An art high in Tagaytay

By Isabelle Romualdez
Photos by Gab Pili

Millennials packed the “Tagaytay Art Beat” music and visual arts festival held recently at the Museo Orlina in Tagaytay. Organized by Ning and Anna Orlina (daughters of well-renowned sculptor Ramon Orlina) and DocDef productions, I was fortunate enough to perform in an event that was staged to support budding local artists and independent music acts. 

The crowd of Tagaytay Art Beat music and visual arts festival

Despite my punctuality, I was pleased to see that the venue was already filled, especially because local art has not been as exposed as it should be.  Walking around, I was able to observe works by young artists such as Archie Geotina, Ayka Go, Erica Ng, Ivana Tyler, Jason Sto. Domingo, Jessica de Leon, Ku Romillo, Lee Caces, Lyka Orhel, Miggy Antonio, Monica Castillo, Rae Toledo, and Tammy dela Fuente. Their creative works were made out of wood, paper, and 3D printing.

The author (vocalist and bassist of Fools & Foes) performing in Tagaytay Art Beat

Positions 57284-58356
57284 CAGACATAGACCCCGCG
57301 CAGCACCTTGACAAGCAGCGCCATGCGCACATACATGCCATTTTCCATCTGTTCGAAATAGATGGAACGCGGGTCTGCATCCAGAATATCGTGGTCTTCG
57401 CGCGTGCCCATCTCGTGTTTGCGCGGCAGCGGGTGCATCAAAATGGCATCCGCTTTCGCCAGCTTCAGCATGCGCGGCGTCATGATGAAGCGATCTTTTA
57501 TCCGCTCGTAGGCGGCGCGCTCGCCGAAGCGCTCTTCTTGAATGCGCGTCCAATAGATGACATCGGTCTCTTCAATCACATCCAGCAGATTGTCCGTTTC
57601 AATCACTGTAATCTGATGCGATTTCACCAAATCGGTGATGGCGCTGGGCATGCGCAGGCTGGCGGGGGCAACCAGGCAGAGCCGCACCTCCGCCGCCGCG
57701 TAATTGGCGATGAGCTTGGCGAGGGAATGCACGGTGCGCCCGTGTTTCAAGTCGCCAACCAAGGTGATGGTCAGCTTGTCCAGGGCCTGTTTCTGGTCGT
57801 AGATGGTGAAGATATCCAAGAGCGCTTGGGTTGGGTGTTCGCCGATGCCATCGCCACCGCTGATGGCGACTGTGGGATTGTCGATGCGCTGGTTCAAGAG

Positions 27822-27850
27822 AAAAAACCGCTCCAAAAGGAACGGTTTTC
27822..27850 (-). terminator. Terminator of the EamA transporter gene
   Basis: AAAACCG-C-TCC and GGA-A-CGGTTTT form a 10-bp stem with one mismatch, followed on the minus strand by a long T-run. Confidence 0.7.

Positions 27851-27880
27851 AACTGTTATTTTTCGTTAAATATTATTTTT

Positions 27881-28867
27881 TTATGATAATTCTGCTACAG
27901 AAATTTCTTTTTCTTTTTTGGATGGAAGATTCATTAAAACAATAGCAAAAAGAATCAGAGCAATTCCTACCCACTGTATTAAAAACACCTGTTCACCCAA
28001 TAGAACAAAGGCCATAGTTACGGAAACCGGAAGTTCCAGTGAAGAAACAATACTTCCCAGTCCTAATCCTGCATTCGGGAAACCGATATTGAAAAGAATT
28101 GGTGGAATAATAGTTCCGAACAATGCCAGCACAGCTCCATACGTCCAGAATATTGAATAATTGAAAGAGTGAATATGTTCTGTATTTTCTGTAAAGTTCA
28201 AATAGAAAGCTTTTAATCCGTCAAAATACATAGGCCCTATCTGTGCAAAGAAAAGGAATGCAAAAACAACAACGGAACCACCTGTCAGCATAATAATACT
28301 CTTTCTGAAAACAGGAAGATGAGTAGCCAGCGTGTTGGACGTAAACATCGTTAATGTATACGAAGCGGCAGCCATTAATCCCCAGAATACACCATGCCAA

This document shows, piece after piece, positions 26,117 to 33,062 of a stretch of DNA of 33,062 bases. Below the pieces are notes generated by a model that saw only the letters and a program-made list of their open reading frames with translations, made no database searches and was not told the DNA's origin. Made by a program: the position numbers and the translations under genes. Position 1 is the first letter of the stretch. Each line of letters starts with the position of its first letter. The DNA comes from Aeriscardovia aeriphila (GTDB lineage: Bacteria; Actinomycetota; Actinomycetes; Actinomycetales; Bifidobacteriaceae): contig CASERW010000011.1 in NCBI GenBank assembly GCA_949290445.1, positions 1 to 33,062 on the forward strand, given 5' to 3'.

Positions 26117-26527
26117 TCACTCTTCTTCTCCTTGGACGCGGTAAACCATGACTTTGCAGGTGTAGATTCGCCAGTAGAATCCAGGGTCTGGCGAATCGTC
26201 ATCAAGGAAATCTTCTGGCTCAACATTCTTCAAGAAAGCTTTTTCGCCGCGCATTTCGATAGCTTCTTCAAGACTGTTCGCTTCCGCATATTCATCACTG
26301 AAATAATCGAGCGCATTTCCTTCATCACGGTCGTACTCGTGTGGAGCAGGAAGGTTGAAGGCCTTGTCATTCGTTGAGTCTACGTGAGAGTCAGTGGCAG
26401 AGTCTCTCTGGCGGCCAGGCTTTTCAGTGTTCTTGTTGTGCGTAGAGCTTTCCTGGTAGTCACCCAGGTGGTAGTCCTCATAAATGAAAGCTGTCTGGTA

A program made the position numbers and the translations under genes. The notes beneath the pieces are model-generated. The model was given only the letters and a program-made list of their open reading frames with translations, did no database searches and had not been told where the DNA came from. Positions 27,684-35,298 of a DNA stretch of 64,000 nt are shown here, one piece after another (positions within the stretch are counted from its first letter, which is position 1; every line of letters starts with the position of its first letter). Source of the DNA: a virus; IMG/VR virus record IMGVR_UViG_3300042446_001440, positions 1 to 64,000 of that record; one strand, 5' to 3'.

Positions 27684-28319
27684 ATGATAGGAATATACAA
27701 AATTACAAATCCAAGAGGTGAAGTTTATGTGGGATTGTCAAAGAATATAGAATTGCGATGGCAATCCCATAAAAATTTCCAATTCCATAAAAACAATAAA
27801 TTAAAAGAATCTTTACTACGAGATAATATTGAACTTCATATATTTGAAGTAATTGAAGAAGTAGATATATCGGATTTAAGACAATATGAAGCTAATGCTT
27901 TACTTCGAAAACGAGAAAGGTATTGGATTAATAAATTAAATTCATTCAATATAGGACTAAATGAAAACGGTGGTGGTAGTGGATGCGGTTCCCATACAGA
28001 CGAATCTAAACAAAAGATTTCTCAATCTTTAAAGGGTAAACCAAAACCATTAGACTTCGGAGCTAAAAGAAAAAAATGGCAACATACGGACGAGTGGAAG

Right upstairs, I was able to see the intricately made sculptures of Ramon Orlina for the very first time. Being a fan of his works, I just stood there in silence, overwhelmed by the beauty of local art. Everything was there; there were live mural paintings by the artists known as Cinos and Mr. S that event attendees were able to witness while enjoying the band performances in the open space area of the venue.  Everywhere you go, whether to view the works of the budding artists and Ramon Orlina’s or to grab a drink by the roof deck, you can hear the music.

Live mural painting

My fellow performers didn’t fail to impress and hype the crowd. The music was diverse enough for anyone to appreciate. From catchy folk tunes (by the Ransom Collective, Niki Colet, Paolo Mallari, Bullet Dumas, Reese Lansangan) to soul-foul jazz beats (Jensen and the Flips, Sud, Miles Experience, Banna Harbera, Anj Florenjo, Farewell Fairweather, Dayaw) to indie goodness (Autotelic, Fools & Foes, Tom’s Story, Austin), Tagaytay Art Beat proves that OPM is not dead. Many claim that OPM is not as refined or as catchy as foreign music, but that is only because it is not as exposed.

Ramon Orlina

Many of us today are still having that “Tagaytay Art Beat” hang over (as witnessed in social media) with reason. It was a one-of-a-kind eclectic experience of local art. It gave me, and many others, an “art high” you can experience with Philippine art.

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